Conversely, the recent arrests in Aurangabad district indicate that Maharashtra has continued to experience radicalisation from 2014 through now. The following persons, all residents of Parbhani, were arrested: Naser Bin Yafi aka Chaus and Mohammed Shahed Ali Khan were arrested on 14 and 23 July respectively. The ATS also arrested Iqbal Ahmed Kabir Ahmad and Raisuddin Siddiqui separately on 8 August. Of the four, Chaus was in touch with Farooque, a jihadi in Syria. Media reports, quoting rival politicians, put the number of Muslim youths missing from Aurangabad and Nanded regions from eight at the lowest to a hundred. These figures are inaccurate, but help in understanding the level of people's concern. Perhaps this is why the ATS has begun an "I am anti-terrorist" campaign across Maharashtra in which 25,000 college students have enrolled.
Significantly, the Parbhani module was not something that bucked the trend of radicalisation among Muslims. In 2015, four Muslim youths from the Malwani suburb of Mumbai went missing. Of the four — Wajid Sheikh, Mohsin Ibrahim Sayyed, Ayaz Sultan and Noor Mohammed Sheikh — two returned, but Ayaz travelled to Iraq. Before Republic Day this year, security officials arrested 14 youths from 12 locations in six cities — Tumkur, Mangaluru, Bengaluru, Hyderabad, Lucknow and Mumbai. Of them, Imran Moazzam Khan Pathan belonged to Vaijapur town and Mudabbir Shaikh to Mumbra, both in Maharashtra. For links with Pathan, another person, Khalid Ahmed Ali Nawazuddin, was arrested from Kushinagar in Uttar Pradesh.
Much like in Bangladesh where the current crop of jihadis comes from Jama'atul Mujahideen Bangladesh, an offshoot of Jamaat-e-Islami, many suspects in India too seem to be linked to previously known terror groups like the Indian Mujahideen and the Students Islamic Movement of India, or SIMI which grew out of the Jamaat-e-Islami Hind. For example, Chaus wanted to carry out a lone-wolf attack on the police headquarters at Aurangabad to avenge the death of SIMI operative Khalil Qureshi, who was killed in a police clash in 2012. Qureshi's name also appears as Khalil Khilji, who was part of a module that sought to kill judges of the Allahabad High Court for a verdict it delivered on the Ayodhya issue.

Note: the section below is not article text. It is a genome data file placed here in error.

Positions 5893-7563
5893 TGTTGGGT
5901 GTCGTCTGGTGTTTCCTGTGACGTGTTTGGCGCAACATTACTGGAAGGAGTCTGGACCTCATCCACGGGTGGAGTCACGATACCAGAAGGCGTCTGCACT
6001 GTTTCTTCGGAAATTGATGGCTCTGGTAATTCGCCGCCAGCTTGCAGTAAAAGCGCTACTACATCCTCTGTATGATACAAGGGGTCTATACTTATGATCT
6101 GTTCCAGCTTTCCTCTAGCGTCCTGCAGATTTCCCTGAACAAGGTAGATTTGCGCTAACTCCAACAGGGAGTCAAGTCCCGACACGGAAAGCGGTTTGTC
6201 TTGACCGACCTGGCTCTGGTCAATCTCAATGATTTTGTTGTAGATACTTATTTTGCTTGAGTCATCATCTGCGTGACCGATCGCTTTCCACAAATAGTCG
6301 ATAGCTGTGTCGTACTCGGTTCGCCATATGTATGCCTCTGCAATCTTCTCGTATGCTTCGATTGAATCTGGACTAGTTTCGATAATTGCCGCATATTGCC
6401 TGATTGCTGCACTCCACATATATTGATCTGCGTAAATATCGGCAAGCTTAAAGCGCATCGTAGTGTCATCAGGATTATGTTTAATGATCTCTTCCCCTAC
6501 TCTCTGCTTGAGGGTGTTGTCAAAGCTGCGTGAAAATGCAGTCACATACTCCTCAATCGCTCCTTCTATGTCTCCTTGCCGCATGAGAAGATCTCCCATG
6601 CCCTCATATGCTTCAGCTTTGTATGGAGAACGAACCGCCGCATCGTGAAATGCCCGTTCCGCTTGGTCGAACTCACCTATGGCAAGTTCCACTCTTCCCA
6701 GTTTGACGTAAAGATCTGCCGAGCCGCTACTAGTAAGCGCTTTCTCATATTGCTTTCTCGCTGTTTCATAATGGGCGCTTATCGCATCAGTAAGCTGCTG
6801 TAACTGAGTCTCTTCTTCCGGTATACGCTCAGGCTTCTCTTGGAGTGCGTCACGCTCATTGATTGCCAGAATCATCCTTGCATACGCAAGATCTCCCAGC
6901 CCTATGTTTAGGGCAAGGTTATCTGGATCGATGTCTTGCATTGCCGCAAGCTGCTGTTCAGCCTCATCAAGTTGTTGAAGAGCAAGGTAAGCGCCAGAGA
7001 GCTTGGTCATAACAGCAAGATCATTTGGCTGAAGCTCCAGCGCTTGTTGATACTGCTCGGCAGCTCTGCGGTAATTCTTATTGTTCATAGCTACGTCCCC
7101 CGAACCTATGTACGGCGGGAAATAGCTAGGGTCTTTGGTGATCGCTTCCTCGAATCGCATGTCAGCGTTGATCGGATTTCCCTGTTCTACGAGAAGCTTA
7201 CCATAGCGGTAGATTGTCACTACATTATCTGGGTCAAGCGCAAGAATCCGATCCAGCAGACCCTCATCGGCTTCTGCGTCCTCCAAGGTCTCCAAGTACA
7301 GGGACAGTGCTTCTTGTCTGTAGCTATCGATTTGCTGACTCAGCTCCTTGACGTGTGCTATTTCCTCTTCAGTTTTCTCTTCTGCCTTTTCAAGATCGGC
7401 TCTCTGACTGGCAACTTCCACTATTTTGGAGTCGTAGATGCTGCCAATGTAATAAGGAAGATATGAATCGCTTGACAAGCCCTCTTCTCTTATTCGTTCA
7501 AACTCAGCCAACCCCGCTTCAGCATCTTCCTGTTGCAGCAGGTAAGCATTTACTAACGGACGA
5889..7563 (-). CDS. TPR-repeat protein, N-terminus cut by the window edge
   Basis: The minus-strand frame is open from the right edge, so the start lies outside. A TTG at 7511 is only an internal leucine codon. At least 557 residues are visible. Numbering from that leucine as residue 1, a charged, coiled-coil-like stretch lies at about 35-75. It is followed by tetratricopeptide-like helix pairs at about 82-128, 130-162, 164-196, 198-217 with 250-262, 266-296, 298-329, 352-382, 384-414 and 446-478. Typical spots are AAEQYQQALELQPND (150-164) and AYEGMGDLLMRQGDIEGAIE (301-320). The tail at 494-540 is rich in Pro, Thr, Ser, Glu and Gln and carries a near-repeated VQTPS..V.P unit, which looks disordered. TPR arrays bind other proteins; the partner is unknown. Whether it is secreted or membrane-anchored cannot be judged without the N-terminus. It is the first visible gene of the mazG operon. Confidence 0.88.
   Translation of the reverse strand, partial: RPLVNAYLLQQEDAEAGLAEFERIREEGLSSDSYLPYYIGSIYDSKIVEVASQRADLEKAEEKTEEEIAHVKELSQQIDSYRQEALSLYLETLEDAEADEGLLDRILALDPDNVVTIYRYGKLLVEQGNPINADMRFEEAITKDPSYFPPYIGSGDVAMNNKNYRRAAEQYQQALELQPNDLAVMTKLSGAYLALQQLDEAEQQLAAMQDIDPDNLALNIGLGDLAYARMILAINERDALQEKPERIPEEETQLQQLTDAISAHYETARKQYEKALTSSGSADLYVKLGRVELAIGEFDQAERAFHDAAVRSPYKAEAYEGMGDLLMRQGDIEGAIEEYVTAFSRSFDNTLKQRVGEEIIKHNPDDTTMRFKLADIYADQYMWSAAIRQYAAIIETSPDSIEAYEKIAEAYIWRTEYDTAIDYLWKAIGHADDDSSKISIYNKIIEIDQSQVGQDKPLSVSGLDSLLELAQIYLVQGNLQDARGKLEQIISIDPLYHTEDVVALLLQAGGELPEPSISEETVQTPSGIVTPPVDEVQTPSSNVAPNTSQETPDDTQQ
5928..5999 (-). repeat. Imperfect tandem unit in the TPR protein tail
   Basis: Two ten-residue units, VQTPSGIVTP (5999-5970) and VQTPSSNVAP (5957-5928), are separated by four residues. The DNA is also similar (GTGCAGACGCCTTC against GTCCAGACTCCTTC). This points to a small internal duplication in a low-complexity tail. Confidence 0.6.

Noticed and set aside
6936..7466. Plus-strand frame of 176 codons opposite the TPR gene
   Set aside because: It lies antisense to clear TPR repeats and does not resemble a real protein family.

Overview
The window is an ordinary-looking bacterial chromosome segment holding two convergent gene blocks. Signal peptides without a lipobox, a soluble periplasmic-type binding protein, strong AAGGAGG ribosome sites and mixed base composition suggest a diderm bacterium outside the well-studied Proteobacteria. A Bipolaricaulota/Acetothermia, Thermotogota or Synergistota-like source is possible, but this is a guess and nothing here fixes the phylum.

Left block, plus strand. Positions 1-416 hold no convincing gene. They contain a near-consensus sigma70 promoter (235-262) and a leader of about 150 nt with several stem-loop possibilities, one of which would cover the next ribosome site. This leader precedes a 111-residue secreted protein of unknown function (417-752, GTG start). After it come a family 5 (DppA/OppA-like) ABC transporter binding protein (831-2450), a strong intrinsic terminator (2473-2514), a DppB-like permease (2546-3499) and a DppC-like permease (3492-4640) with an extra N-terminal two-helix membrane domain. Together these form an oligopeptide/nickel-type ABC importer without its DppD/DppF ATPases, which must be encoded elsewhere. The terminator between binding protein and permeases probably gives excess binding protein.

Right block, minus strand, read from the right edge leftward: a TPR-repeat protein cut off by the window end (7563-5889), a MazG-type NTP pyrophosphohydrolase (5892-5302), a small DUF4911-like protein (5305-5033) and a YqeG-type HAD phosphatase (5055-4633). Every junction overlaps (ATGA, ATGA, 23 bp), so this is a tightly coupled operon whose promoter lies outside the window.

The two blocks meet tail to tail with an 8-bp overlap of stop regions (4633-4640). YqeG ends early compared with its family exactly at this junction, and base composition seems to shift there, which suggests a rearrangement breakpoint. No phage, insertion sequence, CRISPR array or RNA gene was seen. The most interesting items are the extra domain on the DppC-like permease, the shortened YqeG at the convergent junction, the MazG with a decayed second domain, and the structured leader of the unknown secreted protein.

Some other cases reported in Maharashtra include: Anis Ansari, who was arrested for planning a suicide attack on the American School in Bandra; a 16-year-old Pune girl was detained as she wanted to join IS; three youths from Hyderabad were detained at Nagpur airport as they were heading to join the IS; Shoaib Ahmed Khan and Shah Mudassir, both from Maharashtra, were detained in Hyderabad; Zubair Ahmed Khan, a journalist from Mumbai, was arrested in Delhi after he visited the Iraqi Embassy for a visa — to join IS; a policeman was stabbed at Pusad in Yavatmal district leading to the arrest of an Islamic cleric who had radicalised the attacker Abdul Malik and others. Also this year, five members of a Mumbai family left India to join the IS.
Currently, the number of Indian Muslims with IS in Syria is estimated to be around 30, but it could be higher. In June, it emerged during interviews by intelligence agencies that some educated and rich Muslim youths of Pune were attracted by the global idea of the caliphate and expressed the view that Shari'a law is not subject to the Indian Constitution. Not all of them are enemies of the State, but some of them could be radicalised by Islamic preachers. To stop radicalisation, India must watch the role of Islamic clerics, televangelists like Zakir Naik and Brother Imran, Urdu journalists as well as various Islamic organisations, especially those of the peaceful variety.
Stay tuned for the other parts of the series:
Part One: Radicalisation of Muslim youths in India
Part Three: Radicalisation of Muslim youths in Hyderabad
Part Four: Radicalisation of Muslim youths in Kerala
Former BBC journalist Tufail Ahmad is a contributing editor at Firstpost, and executive director of the Open Source Institute, New Delhi. He tweets @tufailelif